Interdisciplinary: Relating to More Than One
"I found strength working in the intersections of collaborative performance, video technology, the environment, and social justice, which are all still core to my work today."
A performance artist from warmer climates, Reb L. Limerick braved the cold weather to become the first MFA graduate of the Department's Interdisciplinary Art and Social Practice area in 2018. Now a working artist and educator, Reb is back in California, teaching and blending sound, sight, tech, and ecology. We grabbed a few moments with Reb to learn more about her artistic path, teaching high schoolers, and navigating performance art in a pandemic.
Q: How did you know you would become / or decide “I’m an artist?”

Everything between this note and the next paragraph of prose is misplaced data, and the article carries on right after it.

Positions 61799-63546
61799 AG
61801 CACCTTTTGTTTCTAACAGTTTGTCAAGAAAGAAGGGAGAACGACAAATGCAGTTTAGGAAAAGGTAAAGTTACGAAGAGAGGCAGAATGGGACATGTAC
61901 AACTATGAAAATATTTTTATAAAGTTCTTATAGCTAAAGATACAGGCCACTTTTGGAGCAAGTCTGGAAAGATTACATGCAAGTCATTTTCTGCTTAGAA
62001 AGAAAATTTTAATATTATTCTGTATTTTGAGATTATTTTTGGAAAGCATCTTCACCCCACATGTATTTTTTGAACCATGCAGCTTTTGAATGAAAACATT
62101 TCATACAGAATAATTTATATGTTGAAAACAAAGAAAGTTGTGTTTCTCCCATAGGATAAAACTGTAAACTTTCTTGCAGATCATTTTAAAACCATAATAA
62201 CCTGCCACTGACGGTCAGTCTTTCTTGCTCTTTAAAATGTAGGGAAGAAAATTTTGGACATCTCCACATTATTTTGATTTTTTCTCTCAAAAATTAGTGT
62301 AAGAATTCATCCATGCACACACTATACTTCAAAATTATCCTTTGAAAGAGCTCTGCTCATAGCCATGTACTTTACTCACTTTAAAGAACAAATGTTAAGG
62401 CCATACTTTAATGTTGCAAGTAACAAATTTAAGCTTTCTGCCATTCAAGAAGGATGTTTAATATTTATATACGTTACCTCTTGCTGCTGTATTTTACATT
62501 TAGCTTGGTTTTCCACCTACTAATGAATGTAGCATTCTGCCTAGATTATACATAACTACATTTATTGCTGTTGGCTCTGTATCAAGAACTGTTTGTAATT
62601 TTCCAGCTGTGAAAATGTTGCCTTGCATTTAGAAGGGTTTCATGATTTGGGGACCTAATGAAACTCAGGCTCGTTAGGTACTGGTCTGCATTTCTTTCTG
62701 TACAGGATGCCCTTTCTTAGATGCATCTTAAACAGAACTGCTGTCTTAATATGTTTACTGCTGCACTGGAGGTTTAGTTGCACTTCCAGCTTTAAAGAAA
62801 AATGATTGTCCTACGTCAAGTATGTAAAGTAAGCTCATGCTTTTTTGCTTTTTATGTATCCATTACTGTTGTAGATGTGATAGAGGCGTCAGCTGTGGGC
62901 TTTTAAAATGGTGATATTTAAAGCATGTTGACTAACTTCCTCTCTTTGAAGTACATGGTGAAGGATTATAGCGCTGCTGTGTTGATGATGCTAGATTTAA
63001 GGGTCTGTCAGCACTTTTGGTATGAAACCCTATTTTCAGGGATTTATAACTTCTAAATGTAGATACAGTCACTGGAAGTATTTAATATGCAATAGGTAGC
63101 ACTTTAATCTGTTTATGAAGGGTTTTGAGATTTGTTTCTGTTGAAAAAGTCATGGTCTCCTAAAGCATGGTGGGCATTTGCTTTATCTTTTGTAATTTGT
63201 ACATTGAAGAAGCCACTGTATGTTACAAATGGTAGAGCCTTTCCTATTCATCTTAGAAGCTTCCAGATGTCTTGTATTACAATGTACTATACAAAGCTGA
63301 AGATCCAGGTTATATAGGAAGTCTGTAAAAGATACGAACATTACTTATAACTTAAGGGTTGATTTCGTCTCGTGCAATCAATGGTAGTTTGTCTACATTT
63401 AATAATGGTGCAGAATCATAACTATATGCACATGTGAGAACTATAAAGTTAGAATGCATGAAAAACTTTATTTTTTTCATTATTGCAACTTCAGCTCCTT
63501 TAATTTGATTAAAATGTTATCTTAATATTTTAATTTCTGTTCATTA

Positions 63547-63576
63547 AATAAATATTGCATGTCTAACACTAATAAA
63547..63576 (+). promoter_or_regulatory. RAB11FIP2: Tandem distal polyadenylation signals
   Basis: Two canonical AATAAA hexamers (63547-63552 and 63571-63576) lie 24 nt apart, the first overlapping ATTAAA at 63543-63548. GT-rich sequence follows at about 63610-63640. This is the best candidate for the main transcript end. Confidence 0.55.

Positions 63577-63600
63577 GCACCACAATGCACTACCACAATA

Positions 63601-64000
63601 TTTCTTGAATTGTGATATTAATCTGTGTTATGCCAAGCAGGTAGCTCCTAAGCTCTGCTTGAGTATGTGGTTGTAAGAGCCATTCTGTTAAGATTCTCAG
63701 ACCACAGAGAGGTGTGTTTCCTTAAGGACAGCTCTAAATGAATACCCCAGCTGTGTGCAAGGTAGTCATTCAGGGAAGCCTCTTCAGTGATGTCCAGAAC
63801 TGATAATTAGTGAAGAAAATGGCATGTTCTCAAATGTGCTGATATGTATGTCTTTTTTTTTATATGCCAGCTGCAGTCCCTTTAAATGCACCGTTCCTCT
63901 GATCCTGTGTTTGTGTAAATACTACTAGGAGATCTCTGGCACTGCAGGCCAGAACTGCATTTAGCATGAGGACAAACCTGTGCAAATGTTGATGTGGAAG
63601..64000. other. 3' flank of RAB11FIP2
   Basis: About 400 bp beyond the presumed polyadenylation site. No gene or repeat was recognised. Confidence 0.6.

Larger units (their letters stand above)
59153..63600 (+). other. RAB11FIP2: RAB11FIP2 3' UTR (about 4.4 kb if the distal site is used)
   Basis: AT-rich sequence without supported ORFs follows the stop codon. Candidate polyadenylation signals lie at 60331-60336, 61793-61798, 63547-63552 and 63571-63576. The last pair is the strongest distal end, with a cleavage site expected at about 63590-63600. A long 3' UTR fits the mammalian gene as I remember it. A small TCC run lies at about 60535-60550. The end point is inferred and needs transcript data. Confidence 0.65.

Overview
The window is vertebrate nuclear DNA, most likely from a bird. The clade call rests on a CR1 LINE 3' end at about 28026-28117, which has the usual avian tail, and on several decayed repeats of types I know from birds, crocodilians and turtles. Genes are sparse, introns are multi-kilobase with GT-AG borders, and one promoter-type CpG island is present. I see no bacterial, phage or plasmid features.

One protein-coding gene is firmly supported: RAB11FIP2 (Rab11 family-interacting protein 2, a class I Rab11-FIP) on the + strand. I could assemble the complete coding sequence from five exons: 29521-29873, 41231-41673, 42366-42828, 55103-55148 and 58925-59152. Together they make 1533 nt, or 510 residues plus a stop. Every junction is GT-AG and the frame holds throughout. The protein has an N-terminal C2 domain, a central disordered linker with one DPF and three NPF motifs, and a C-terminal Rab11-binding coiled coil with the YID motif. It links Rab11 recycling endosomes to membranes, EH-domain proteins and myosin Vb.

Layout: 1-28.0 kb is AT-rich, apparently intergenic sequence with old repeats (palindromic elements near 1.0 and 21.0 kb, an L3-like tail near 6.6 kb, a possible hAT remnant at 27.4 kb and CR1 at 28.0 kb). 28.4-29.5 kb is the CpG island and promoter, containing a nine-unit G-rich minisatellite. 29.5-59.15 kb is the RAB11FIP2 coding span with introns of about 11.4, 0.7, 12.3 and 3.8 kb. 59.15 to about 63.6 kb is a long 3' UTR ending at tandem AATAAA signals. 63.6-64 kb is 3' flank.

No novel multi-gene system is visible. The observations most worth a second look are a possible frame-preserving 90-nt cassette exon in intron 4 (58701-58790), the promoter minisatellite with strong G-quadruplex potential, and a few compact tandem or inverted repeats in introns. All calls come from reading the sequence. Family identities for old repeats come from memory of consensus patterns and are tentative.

A: Art has always been a huge part of my life. At the age of 4, I began acting, singing, and dancing in community theatre. At home, my mom was a great inspiration and supportive force, as she was an arts educator for 37 years. Where I grew-up in Florida, there was a public arts magnet middle school that was competitive. My strategy was to audition for a theatre placement with a film/video "back-up" audition. That's when I created my first experimental video, my audition piece was titled "Construction, Destruction." I filmed out the window of a moving car with a poetic voiceover and began to understand video as art and storytelling. Well they must’ve been taken with my environmentalist video poem, because I was accepted to study communication arts. Following that I went to AW Dreyfoos Jr. School for the Arts in West Palm Beach, Florida for Musical Theatre, and continued to build my performance and video skills.